It’s normal for many of us to experience stress and worry when thinking about every day issues such as finances, family problems, and work concerns. Worry can even be helpful if you know how to use it to your advantage. This is because when you worry about a certain aspect of your life, you are seeking more information to understand the situation better, and you subconsciously engage in productive problem solving.
However, when worry becomes more confronting and starts to take over your life and negatively effect the decisions you make, then you may have crossed into a generalized anxiety disorder (GAD).
People with GAD experience worry and often feel nervous about a variety of things – even when there’s little basis for stress and worry. In addition, people with GAD have difficulty concentrating on routine tasks because their minds are almost always occupied with worries that they cannot control. Anxiety, when not treated appropriately can lead to anxiety attack, which is characterized with symptoms similar to a panic attack.
Anxiety disorder is one of the most common mental illnesses amongst adults in the United States, with women being at a higher risk for developing the condition than men. However, only a small fraction seek treatment for this mental health concern.
People with anxiety have different reasons for avoiding treatment, but the most common barrier to seeking help is denial. With that being said, denial is not considered to be the sole reason for people avoiding treatment, as other factors may contribute to a person’s unwillingness to go through treatment. We list some of the possible reasons below:
- Embarrassment about having a mental disorder
- Problems identifying when the symptoms cross the normal threshold of worry and stress
- A perception that no one can help you
Despite your reasons for avoiding treatments, the fact remains that anxiety can become detrimental to your overall well-being if left untreated. In the pointers below, we highlight some of the warning signs that will let you know it’s time to seek professional help:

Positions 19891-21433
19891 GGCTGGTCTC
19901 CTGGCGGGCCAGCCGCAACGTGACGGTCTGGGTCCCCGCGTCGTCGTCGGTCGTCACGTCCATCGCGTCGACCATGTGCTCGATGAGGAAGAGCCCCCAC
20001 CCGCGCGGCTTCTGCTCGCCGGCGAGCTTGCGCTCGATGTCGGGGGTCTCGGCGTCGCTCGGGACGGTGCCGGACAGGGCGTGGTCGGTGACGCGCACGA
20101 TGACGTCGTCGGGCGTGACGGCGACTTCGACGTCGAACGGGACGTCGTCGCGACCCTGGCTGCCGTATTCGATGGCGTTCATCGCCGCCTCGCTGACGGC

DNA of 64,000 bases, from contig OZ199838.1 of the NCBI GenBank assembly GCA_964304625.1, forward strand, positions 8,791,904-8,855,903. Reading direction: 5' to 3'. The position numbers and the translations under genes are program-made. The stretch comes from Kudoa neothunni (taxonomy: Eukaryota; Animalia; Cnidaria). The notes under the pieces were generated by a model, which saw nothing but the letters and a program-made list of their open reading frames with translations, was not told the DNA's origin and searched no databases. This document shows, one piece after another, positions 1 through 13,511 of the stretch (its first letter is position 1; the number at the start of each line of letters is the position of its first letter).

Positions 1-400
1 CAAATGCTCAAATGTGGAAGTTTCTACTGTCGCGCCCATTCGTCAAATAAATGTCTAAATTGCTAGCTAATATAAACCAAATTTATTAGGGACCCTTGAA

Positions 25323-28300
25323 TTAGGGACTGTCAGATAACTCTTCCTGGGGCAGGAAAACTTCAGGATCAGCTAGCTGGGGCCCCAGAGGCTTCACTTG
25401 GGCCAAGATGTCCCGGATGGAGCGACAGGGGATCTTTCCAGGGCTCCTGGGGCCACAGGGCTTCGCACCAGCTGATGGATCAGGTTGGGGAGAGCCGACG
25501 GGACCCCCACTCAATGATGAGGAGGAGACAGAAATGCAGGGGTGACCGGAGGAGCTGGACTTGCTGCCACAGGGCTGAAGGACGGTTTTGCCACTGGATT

When it starts to affect your physical health
Anxiety can have detrimental effect on one’s physical health when it is left untreated. The condition may cause a number of physical health concerns including:
- Chest pains
- Shortness of breath
- Stomach aches
- Cold or hot flushes
- Excessive sweating
- Numbness or tingling
- Upset stomach
- Tightness in the chest or throat
- Panic attacks characterized by sudden onset of fear
If you have an existing medical condition, an anxiety disorder can worsen your symptoms and cause you to remain physically ill. If you find that your anxiety is causing these symptoms, it’s time to seek professional help.
When your anxiety is affecting your ability to perform regular tasks
Most of us feel some level of anxiety at work. With all the deadlines that have to be met, and meetings in which disagreements can erupt between team members, the workplace can be an anxiety-filled environment.
You may think that anxiety is a normal part of the job, but the reality is that it can become more serious and lead to an anxiety disorder that can affect not only your working life, but your personal life as well. When you begin to notice severe bouts of anxiety at the workplace that lead you to miss time from work, begin dreading going to work, and have difficulty in performing essential work functions, then it’s time to seek help.
When your anxiety is affecting your relationships
There are several ways in which anxiety can negatively impact different aspects of your life, including your relationships. Being too dependent on friends and family members, or being overly detached are signs of anxiety. You may notice that you are becoming paranoid about existing relationships, or that you are avoiding close relationships because you mistrust other people’s intentions. These relationship issues can improve once you seek treatment for your anxiety.
Seeking help for your anxiety is a positive step forward in caring for yourself and your mental health. You should never feel ashamed for experiencing anxiety because it’s a normal part of our lives – it’s when it begins to take over and impact on your life in a negative way that you should address it. Whether that’s by changing certain aspects of your life to reduce the amount of anxiety you experience or seeing a mental health professional or therapist – it’s up to you to decide what you are most comfortable with and what you think will have the most impact in reducing your anxiety.